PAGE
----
Leaders can be the best player on a team numbers-wise or they can be the player who works the hardest and inspires everyone to be better.
Senior forward Heidi Farran posseses both leadership qualities for the Cal State Northridge women’s soccer team.
“Heidi (Farran) is incredible,” CSUN head coach Keith West said. “We have great leadership on this team.”
Farran was thrust into a leadership role this season after Farryn Townley, CSUN’s top player a year ago, left due to graduation.
“No one can replace the leadership that Farryn (Townley) brought,” said Farran, who leads the Matadors with three goals and 23 shot attempts. “She’s one of a kind. A true leader.”
Farran has big shoes to fill. Townley is Northridge’s all-time leader in goals with 22 and is the only Matador to earn All-Big West First Team honors in consecutive seasons (2009, 2010).
After being an Honorable Big West Mention in 2009, Farran struggled last season, only scoring one goal.
However, this season Farran has bounced back by becoming a team leader. In CSUN’s first win of the season, Farran scored two of the team’s three goals. It was the first time she had a multi-goal game in her career. After the game, Farran did what a true leader normally does: not taking credit for her two goals, instead giving credit to her teammates’ stellar play.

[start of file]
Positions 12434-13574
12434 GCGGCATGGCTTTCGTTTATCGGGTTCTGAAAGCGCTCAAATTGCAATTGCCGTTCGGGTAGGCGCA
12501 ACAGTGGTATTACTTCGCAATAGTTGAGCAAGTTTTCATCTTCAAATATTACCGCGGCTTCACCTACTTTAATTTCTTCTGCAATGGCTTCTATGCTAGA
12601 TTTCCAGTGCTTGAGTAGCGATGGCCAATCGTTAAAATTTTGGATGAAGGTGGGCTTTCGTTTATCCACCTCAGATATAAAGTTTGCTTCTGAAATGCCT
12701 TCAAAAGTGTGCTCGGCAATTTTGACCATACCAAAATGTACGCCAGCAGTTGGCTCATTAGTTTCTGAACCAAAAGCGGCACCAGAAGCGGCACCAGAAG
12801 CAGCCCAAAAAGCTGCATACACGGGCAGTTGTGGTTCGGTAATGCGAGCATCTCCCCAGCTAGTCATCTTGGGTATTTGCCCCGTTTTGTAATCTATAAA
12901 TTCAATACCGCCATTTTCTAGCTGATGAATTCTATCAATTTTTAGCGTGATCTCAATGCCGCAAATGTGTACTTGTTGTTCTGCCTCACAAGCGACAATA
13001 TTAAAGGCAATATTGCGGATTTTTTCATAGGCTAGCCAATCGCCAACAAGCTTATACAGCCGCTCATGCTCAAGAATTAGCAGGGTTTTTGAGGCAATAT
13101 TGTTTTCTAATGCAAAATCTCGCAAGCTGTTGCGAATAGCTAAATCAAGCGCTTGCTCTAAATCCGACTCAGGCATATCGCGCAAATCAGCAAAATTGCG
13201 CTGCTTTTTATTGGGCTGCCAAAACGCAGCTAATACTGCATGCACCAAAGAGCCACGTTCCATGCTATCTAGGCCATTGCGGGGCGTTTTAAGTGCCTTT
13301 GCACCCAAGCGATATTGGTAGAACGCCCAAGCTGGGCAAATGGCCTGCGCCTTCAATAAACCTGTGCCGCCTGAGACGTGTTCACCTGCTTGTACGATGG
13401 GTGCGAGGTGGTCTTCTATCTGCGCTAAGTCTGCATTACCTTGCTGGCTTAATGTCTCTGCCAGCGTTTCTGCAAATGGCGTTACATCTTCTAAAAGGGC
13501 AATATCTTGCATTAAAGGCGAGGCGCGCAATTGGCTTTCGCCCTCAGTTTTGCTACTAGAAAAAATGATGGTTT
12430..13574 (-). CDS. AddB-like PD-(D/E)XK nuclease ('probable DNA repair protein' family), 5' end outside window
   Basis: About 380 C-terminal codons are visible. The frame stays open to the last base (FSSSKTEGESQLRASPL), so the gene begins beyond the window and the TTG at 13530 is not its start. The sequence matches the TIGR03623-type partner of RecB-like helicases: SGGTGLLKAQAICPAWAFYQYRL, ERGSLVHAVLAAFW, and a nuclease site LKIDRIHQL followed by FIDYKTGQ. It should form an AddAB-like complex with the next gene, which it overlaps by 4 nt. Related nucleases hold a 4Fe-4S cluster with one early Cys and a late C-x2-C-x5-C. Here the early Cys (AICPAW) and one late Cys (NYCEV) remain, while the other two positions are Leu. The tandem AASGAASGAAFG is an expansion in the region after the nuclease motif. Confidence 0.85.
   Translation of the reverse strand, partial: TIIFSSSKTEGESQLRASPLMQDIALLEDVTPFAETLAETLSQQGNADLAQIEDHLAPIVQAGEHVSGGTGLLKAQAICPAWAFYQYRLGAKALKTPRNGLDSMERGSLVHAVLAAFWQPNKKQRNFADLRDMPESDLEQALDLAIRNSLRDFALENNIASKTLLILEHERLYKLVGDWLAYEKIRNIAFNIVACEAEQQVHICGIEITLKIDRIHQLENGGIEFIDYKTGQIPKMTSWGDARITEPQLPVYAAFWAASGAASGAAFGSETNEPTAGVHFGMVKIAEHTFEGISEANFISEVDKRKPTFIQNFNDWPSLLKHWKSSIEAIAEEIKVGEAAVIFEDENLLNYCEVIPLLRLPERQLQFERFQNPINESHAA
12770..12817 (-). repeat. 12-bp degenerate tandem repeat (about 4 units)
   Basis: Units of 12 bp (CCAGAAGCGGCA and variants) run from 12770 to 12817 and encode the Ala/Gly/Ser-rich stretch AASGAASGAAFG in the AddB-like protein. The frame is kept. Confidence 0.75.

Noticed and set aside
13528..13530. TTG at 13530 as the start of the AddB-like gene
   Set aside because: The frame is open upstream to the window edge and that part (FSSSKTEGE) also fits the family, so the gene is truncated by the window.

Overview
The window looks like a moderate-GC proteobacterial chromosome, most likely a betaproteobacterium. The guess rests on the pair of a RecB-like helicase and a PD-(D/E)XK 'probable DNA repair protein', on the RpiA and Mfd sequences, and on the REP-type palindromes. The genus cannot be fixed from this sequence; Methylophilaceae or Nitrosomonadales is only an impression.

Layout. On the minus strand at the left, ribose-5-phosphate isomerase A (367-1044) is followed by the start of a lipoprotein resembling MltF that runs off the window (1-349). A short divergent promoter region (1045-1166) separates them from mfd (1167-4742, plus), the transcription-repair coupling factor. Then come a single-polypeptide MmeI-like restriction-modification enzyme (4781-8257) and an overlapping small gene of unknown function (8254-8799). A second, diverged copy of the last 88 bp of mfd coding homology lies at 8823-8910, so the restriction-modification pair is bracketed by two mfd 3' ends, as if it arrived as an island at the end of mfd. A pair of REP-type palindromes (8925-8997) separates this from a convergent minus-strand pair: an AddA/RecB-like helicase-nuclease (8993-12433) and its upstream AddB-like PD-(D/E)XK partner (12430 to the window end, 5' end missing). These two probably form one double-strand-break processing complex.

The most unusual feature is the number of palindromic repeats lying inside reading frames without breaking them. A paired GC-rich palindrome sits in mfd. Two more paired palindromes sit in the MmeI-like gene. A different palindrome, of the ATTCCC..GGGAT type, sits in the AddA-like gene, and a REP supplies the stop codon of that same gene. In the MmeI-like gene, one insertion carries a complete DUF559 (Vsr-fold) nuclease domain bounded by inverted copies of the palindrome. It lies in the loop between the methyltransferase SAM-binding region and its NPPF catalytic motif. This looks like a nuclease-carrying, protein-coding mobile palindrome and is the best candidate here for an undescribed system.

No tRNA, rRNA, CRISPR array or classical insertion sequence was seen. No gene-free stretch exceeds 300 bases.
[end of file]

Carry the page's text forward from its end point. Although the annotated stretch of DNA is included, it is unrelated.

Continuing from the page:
“I try to lead by example,” the business major said. “I practice hard and work hard. I try to bring energy. When you see someone work hard and bring energy, you want to do the same.”
On the field, Farran is leading the team in points with eight and even though she is not an official team captain, she is still one of the players teammates look up to.
“She’s definitely a glue for the team,” junior forward Melissa Fernandez said. “We all look up to her and we all respect her. She has definitely stepped up.”
Farran, a native from San Pedro, credits West with teaching her how to be a leader.
“I learned so much from Keith,” Farran said. “How to deal with different people and different personalities.”
Farran said that her leadership has grown because she tries to connect to her teammates not just as a whole, but individually.
The team’s performance on the field has not been what they expected thus far, starting the season with a 2-6-1 record, but Farran is trying to “stay positive” during this tough stretch.
Just like any other student-athlete, Farran has found it to be tough to balance everything.
“I’m just soccer and school right now,” she said. “I push everything else out.”
After she graduates this spring, Farran plans to work at an accounting firm in San Pedro and maybe coach soccer.
“If I have time,” she said.